“Throughout the universe, every unit is regarded as a part of the whole. Survival of the part is dependent on co-operation with the plan and purpose of the whole, the wholehearted desire and perfect willingness to do the Father’s divine will. The only evolutionary world without error (the possibility of unwise judgment) would be a world without free intelligence. In the Havona universe there are a billion perfect worlds with their perfect inhabitants, but evolving man must be fallible if he is to be free. Free and inexperienced intelligence cannot possibly at first be uniformly wise. The possibility of mistaken judgment (evil) becomes sin only when the human will consciously endorses and knowingly embraces a deliberate immoral judgment.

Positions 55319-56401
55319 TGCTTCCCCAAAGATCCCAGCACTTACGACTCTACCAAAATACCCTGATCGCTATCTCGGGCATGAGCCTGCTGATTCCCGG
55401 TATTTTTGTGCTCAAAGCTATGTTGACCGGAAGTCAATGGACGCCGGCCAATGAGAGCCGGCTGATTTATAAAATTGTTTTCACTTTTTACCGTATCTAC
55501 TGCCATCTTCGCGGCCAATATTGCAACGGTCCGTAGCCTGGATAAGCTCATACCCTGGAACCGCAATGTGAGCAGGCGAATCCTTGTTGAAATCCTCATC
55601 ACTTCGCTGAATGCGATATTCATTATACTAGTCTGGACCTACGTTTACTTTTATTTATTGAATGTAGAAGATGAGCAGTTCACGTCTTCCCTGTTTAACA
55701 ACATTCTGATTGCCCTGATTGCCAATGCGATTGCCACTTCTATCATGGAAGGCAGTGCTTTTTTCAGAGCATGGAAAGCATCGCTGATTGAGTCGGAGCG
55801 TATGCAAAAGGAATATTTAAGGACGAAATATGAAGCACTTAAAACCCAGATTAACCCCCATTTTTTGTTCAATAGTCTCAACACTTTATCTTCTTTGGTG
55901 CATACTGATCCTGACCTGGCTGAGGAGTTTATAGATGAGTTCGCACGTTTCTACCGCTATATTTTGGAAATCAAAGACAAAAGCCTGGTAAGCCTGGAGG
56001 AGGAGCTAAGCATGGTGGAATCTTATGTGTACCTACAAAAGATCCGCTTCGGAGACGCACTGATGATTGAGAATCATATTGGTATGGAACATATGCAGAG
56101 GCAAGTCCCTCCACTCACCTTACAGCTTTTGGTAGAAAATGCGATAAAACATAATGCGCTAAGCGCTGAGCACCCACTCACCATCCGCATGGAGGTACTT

“The full appreciation of truth, beauty, and goodness is inherent in the perfection of the divine universe…”

  11. Generally, I would say happiness is not something one should strive for. At best, happiness is fleeting and can be quite wanton. Pursuit of happiness is one that will go in vain. One should pursue property, such pursuit will lead to occasional bouts of happiness.

    When I say property, I do not mean iphones and other obsoleting trash, but land. And all manners of food grown on it, being trampled by many pairs of careless children’s feet.

  12. What an exceptional path to follow at this time with all these “thinkers” James!

    Once again you have “made me happy” that I somehow stumbled into following the Corbett report 🤩😁

  13. James~ What a delightful 2024 launch into your Solutions Watch series!
    It was a genuine pleasure to hear different perspectives and concepts.